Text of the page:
The DEA is photographing your face while you drive

New documents paint a picture of intentional surveillance on a mass scale.

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George RoseGetty Images

The Drug Enforcement Administration is gathering facial photos of American motorists and their passengers through the use of technology designed to scan license plates. According to new documents published by the , the DEA has successfully photographed individuals seated in both the front and back of automobiles, amassing "millions" of bits of information that is stored in a massive database.

As reported by , a 2011 document states that the DEA is capable of snapping up to 10 photos per vehicle, including four passenger photos. Unlike prior national security revelations which describe certain forms of data collection as accidental, the DEA's methods appear highly intentional:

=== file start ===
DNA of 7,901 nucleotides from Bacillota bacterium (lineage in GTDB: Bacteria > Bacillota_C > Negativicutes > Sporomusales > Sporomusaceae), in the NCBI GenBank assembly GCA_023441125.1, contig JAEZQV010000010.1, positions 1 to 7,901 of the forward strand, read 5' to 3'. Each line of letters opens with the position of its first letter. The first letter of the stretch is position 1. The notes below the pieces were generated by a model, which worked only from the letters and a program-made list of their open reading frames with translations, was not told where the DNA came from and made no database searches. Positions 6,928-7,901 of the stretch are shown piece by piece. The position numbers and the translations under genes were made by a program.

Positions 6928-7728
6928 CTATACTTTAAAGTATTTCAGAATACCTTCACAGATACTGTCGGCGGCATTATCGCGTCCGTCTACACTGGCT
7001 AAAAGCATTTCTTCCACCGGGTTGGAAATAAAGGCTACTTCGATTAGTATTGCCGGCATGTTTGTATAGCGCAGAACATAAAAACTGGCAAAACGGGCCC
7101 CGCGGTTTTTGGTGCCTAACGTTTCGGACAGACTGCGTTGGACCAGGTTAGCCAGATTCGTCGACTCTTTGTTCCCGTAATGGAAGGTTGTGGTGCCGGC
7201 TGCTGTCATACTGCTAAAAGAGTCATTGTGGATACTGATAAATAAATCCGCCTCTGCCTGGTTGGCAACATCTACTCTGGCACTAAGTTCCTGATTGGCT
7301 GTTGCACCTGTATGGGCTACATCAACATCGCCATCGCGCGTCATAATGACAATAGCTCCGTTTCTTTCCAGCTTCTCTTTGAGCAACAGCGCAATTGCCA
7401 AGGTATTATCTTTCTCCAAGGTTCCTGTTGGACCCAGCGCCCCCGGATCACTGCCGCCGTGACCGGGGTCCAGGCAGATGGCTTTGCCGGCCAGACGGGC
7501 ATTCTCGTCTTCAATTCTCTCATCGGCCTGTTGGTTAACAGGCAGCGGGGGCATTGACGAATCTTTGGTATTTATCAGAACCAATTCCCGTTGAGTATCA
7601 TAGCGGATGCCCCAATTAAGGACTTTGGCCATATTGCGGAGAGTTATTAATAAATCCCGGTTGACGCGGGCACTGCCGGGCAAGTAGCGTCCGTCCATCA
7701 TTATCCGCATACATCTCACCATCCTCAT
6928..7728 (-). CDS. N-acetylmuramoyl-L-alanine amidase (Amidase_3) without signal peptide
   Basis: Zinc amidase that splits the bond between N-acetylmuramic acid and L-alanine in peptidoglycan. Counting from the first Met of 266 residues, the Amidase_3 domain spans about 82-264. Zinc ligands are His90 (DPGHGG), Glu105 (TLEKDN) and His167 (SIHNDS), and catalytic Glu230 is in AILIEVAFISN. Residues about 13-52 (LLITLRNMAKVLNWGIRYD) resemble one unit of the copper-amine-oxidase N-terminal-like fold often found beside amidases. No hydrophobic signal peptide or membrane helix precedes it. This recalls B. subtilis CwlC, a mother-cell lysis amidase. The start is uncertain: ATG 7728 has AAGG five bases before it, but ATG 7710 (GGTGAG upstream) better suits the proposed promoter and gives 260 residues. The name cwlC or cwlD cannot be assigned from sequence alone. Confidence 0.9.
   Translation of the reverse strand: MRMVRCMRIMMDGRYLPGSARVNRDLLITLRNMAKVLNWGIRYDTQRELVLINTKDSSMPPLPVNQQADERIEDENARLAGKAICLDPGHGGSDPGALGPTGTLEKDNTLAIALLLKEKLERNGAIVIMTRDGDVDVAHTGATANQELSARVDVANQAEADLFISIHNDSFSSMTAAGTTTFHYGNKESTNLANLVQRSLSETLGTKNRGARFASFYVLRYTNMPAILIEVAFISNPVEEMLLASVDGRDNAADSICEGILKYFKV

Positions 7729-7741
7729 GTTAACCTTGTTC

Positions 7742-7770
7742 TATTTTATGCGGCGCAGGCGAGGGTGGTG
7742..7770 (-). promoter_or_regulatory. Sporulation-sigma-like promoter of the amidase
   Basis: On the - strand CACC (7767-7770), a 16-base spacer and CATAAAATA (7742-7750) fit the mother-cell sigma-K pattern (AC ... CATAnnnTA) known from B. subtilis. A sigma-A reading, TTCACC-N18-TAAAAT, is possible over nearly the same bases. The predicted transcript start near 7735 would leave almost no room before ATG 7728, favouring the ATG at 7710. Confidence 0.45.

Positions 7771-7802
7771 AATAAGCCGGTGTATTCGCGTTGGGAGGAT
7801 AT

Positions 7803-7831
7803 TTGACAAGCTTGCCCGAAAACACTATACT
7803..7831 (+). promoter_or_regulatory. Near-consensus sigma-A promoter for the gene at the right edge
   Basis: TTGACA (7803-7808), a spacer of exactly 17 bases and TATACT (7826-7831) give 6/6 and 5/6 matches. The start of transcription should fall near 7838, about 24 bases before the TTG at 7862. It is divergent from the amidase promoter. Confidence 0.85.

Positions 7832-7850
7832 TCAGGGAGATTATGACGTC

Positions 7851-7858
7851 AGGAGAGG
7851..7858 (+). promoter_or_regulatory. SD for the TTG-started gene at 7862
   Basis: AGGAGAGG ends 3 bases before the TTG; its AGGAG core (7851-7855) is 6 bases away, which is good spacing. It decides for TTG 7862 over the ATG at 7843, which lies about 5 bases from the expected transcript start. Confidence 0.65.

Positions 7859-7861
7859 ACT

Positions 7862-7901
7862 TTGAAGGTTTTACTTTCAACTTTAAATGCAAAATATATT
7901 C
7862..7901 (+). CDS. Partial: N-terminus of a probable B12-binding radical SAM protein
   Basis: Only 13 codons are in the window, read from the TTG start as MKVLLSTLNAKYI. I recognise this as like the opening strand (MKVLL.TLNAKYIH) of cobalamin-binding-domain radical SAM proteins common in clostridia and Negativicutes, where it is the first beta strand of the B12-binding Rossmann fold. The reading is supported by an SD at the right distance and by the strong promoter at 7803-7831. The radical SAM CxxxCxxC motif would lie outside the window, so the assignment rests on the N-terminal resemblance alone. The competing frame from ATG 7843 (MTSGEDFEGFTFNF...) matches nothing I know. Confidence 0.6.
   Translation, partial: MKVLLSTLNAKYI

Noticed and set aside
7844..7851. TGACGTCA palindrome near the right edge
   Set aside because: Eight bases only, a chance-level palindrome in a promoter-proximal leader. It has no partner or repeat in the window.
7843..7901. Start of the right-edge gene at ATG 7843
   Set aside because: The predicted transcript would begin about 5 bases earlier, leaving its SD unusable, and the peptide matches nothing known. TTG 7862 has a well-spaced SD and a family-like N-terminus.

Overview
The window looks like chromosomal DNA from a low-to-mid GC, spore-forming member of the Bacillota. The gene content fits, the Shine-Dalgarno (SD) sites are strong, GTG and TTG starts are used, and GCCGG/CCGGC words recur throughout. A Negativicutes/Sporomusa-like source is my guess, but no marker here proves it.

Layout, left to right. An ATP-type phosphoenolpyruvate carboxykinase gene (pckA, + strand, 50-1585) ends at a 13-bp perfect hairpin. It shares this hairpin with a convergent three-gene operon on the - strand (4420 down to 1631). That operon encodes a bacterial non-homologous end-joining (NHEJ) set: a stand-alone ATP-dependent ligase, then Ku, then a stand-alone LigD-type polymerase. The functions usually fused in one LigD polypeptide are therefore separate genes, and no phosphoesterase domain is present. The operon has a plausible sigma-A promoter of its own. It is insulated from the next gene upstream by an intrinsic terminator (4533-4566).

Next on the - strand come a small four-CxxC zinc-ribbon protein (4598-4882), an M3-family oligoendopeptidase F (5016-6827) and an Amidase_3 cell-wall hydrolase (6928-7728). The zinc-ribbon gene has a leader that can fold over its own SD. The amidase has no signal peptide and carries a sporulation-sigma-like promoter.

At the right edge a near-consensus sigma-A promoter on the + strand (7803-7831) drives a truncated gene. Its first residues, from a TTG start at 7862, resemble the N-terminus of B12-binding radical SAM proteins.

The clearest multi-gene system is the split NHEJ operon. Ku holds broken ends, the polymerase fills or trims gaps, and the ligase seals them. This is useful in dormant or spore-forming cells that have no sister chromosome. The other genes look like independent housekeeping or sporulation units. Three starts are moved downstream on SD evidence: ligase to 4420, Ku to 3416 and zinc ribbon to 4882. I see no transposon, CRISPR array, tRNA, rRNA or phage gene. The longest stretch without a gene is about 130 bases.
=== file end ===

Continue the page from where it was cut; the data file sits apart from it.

The documents confirmed that license plate scanners did not always focus just on license plates, the ACLU said on Thursday: "Occupant photos are not an occasional, accidental byproduct of the technology, but one that is intentionally being cultivated."

Using the technology in this way undermined law enforcement agencies claims that license plate images could not be used to identify individuals and did not violate individual privacy, said the ACLU. "This argument is thin already, but it certainly doesnt fly with regards to photographs of the driver or passengers inside of a vehicle."

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